How You Can Have a Billion-Dollar Income in America and Pay No Taxes
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One out of every five banking deposits in the world is in the Cayman Islands -- except there's nothing there. The "60 Minutes" piece showed that Weatherford, a $10 billion a year company, rents a conference room so that they have an address in Zug, Switzerland.
TM: Like the folks who rent a mailbox as their corporate address because they don't actually have a company.
DCJ: Exactly the same thing.
Corporations are an effective, efficient means to run companies and build wealth. But, instead of them being the servant of everyone, we have instead made them our ruler. Much of the ownership of corporations is very fleeting. People in hedge funds who own a stock sometimes for a second have a greater voice than employees who expect to work there for years and customers who rely on the company for years.
The inevitable result is that we are pushing the burden of taxes down the income ladder. Today in every state, there's a heavier tax burden at the state and local level for four-fifths of families than for the top one 1 percent. At the federal level, a worker who makes the median wage, $26,000 -- half of all workers make more, half make less -- pays a heavier burden than the top 400 taxpayers who make almost a million dollars a day.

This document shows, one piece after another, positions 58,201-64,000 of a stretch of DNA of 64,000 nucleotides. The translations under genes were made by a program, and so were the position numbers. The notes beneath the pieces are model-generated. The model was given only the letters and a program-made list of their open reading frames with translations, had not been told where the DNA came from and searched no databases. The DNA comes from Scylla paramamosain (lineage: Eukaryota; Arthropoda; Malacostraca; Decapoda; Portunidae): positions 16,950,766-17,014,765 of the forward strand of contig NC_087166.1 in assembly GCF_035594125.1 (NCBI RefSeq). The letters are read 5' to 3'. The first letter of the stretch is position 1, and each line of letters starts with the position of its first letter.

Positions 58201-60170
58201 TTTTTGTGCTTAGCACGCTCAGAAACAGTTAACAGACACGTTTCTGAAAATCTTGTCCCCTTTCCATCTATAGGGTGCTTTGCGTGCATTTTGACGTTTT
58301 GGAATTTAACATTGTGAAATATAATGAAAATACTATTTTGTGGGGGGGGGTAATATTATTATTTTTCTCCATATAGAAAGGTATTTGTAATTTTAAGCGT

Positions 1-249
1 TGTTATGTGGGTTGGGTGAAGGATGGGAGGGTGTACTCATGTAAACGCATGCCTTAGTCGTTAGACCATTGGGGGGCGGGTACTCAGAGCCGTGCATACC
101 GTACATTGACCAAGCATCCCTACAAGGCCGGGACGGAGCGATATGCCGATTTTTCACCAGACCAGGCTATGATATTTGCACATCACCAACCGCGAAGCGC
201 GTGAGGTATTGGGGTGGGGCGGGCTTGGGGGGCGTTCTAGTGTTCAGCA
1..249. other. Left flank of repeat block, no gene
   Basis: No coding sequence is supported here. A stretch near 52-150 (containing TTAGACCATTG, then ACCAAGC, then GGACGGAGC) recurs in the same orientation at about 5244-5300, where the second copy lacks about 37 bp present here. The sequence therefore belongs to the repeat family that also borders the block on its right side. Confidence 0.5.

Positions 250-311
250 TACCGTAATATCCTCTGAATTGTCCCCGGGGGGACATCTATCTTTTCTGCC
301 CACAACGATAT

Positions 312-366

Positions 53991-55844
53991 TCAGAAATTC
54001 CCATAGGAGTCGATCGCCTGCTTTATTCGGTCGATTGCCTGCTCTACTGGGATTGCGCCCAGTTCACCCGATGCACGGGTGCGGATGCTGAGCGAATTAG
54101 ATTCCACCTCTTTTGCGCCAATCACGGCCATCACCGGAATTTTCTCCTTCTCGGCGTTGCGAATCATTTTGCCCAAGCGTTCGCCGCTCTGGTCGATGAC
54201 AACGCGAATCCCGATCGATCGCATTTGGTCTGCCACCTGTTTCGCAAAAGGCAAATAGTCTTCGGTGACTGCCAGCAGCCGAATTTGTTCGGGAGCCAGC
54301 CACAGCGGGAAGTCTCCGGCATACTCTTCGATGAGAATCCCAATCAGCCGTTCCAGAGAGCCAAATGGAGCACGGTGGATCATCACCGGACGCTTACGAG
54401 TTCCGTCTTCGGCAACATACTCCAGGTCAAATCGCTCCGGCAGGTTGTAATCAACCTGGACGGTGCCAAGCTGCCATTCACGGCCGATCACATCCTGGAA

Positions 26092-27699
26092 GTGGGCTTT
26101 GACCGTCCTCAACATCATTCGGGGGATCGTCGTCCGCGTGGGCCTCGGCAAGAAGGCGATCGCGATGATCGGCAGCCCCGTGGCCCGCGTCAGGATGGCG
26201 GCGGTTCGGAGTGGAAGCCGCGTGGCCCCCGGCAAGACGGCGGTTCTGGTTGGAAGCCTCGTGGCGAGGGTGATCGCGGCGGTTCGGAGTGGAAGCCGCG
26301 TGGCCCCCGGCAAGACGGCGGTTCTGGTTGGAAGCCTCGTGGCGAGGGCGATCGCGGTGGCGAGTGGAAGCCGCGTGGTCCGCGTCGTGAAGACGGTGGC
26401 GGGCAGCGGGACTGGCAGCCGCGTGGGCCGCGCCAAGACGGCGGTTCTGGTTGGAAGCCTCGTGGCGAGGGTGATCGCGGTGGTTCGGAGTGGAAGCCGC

Then there are hedge fund managers who make billion-dollar incomes year after year in America and pay no taxes.
TM: They pay no taxes?
DCJ: That's right. The media says that they pay a 15 percent capital gains, but they only pay that when they cash out.
TM: If that's how you make your living, you don't cash out.
DCJ: John Paulsen made $9 billion in the last two years alone. If you've got $9 billion in your account, you go to your banker and say I need to borrow $300 million, and he loans it to you with an interest rate currently of less than 2 percent.
TM: Corporations have billions in profits sitting overseas, which they claim they'd bring home to help the American economy if they could get a tax break on it. Give us an amnesty for the good of the country. Talk about that.
DCJ: The driving force is the assertion that if they didn't pay any taxes, we'd all be better off. I can't tell you how many blue-collar and office workers have told me that their boss has said to them that if he or she or their company doesn't get a tax break, they're going to cut their wages.
I was at a conference sponsored by the people who own tax.com [where Johnston writes a column], a non-partisan non-profit that for 40 years has been fighting to make the tax system transparent and fair. All the talk was about lowering the corporate tax rate from 35 to 25 or 20 percent. And I said to the senior vice president of the US Chamber of Commerce, "If you think this is complex and difficult and unfair, why don't we get rid of the corporate income tax?"
We would have to have some rules about expense accounts and travel, etc., so that executives and owners of publicly traded businesses can't live off the company. But that's nothing compared to the complexity of what we have now. Let's just reduce it to zero, and raise the tax you pay on any money you take out of the business. This guy immediately dodged the question, saying he'd have to see the exact details before he could comment. The fact is, that wouldn't be popular with business at all, because they don't want to pay any taxes. There's a whole body of literature that says that the very wealthiest people should not pay any taxes because they create jobs.